Of course this isn’t all just the agencies' fault. It’s sad to say it but the great lengths agencies are required go to please clients can often supersede the desire to provide a platform for greater, braver work. Got an intern opening available? Who’s that going to go to: someone from a less privileged background who’s not got the references but has bags of ideas and creative potential, or the nephew of the client who’s just so happened to mention that he’s looking for work experience over the summer?

And even if you do then manage to score a placement or low-paid role, the traditional day-to-day etiquette you have to adhere to in agency life is still very middle class. You’ve got enough expenditure paying to travel into Soho every day, but then there’s the ‘unwritten rules’, where you have to drink in expensive pubs, spend £10 on lunch and at least a fiver on artisan coffees.

Coming from a journalist background into an agency, I remember my astonishment on my first day when I opened up my packed lunch and realised I was the only one doing so. And indeed when I recalled this story to a friend at another agency, he told me that he regularly ends up spending “seven or eight quid” he doesn’t want to on sushi or overpriced sandwiches each lunchtime, for fear of looking out of place. Of course that gets easier over time, but don’t tell me you wouldn’t be at least a little self-conscious if you’re coming to a work environment as an ‘outsider’ trying to fit in.

I always think that’s a big driving force for startups. What makes entrepreneurs who they are? A desire to push the boundaries, to shun conventions and put their own spin on proceedings.

And that usually works for a few years. The agency wins some awards for some mad campaign they did for an edgy brand, and gains a reputation for thinking out of the box and being a cool place to work.

Then said agency realises it needs to grow, wins the account of some big FMCG or car brand, and ends up servicing them in the only way it knows how – through traditional account management thinking. And eventually that cool start-up mystique dies, and we just have another drab, mid-sized, middle-class agency on our hands.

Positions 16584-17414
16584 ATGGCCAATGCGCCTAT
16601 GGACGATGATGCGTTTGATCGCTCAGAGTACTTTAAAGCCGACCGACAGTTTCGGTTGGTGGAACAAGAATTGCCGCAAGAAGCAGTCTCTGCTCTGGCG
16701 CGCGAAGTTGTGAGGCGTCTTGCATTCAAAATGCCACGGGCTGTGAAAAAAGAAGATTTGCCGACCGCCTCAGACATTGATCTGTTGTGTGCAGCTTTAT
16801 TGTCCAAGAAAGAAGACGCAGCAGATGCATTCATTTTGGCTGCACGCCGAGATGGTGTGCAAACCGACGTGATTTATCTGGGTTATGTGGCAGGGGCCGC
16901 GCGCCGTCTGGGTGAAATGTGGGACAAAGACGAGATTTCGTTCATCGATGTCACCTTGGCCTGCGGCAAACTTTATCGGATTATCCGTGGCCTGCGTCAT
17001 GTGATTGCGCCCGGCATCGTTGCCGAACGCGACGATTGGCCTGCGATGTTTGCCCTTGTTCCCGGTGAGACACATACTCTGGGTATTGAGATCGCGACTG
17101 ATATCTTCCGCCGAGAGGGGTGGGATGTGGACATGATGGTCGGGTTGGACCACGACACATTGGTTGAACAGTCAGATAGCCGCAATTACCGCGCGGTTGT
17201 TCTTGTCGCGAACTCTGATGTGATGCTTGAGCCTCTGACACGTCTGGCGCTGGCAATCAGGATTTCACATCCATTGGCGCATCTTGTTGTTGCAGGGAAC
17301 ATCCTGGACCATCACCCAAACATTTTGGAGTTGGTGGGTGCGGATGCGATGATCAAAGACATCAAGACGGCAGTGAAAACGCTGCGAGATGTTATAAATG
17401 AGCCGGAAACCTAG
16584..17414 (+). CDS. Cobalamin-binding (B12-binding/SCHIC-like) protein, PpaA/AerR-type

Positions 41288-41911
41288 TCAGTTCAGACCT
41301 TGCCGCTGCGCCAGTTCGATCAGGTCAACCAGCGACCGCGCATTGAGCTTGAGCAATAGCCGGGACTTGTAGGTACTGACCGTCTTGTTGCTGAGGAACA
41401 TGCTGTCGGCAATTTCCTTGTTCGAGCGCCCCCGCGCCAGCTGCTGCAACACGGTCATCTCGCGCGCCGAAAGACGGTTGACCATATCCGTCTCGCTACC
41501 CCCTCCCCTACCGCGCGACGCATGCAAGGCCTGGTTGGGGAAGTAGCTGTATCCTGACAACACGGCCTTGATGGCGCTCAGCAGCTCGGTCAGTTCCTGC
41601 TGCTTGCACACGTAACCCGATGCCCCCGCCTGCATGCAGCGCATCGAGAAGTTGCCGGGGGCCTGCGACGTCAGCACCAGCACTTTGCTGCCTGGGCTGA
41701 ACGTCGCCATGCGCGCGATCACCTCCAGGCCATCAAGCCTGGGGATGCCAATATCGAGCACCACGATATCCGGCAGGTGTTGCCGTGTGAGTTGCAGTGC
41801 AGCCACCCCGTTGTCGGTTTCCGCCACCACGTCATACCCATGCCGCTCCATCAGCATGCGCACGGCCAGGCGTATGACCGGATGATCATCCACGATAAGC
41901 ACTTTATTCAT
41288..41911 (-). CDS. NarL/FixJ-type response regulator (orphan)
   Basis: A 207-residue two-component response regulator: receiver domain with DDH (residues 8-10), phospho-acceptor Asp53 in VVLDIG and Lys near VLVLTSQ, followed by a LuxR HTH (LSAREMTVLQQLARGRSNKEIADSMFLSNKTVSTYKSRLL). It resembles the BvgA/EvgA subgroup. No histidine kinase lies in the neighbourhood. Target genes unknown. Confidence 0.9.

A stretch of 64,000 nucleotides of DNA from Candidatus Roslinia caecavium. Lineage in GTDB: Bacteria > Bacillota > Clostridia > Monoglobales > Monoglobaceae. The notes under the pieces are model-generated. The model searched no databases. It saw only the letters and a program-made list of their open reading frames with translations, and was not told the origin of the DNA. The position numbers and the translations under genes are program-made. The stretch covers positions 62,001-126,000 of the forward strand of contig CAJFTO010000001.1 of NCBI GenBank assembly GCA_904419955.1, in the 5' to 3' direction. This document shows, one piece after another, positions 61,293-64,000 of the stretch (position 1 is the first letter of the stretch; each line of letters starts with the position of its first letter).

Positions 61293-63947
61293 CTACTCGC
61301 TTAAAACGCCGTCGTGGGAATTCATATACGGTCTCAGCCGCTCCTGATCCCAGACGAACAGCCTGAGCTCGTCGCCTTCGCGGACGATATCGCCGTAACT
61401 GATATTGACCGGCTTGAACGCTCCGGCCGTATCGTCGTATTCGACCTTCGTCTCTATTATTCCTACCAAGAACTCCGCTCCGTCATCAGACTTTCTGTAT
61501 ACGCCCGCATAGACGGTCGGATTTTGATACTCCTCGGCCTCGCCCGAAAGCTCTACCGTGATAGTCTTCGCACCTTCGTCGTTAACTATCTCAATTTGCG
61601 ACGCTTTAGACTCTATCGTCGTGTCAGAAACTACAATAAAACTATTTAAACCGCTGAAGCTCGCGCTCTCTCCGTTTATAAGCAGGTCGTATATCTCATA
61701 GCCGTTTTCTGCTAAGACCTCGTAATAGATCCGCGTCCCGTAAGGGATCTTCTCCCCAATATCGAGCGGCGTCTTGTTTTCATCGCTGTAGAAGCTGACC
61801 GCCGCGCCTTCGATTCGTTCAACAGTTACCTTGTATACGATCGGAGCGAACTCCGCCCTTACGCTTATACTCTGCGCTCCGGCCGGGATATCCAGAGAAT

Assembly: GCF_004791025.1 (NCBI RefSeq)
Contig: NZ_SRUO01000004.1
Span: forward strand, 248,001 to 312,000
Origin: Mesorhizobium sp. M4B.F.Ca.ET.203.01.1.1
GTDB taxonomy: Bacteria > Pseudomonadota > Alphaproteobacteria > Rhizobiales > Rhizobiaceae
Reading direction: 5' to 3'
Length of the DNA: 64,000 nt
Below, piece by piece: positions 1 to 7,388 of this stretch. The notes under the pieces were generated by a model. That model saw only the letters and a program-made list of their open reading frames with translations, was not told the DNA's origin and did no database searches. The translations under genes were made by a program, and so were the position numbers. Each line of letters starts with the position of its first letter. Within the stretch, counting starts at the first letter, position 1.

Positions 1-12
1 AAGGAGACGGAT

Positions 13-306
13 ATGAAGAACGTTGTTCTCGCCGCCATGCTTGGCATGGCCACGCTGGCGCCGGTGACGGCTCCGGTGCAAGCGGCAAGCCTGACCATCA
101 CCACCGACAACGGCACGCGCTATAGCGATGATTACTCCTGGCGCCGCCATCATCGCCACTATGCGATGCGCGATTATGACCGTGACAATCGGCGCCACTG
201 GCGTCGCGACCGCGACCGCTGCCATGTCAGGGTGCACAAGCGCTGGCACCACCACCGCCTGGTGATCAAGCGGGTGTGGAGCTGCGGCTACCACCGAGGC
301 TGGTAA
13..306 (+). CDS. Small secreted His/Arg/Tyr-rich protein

So what next? How do we change these things? As always, the first battle is awareness. Things are never going to change until you get the ‘problem’ to recognise the issue.

But I think that people are beginning to do just that. And I think it’ll change even more as more and more millennials – people who have grown up in an interconnected world, who are at home in a multi-cultural society and see themselves as ‘global ambassadors’ – become more and more uncomfortable with the situation they find themselves in.

And in a world where it’s recognised that a new generation requires more ‘feedback on the fly’, I’d suggest that that works both ways. Younger people will find themselves challenging the top brass. They’ll be intent on collaborating with and tapping into a more diverse range of minds and personalities. They’ll be encouraged to speak up, to continue the conversations and question the accepted norms.

At least, I hope that’s the case. I reckon a lot of people in the industry do. But it comes down to more than just changing hiring policies and raising awareness of the advertising industry to more diverse backgrounds. We need to shift our entire way of thinking. The way we structure our businesses, the way we initiate processes, and the way we think and test our clients. We as an industry – not just senior management – need to encourage this. To step out of our comfort zones.

We can all keep on doing what we’re doing. Being nice, safe and presentable won’t lose you much business. But it won’t push you to do something extraordinary either. And surely if an industry is claiming to be as creative and inspirational as ours, that’s what we should be striving for.

Matt Williams is head of creative content at Partners Andrews Aldridge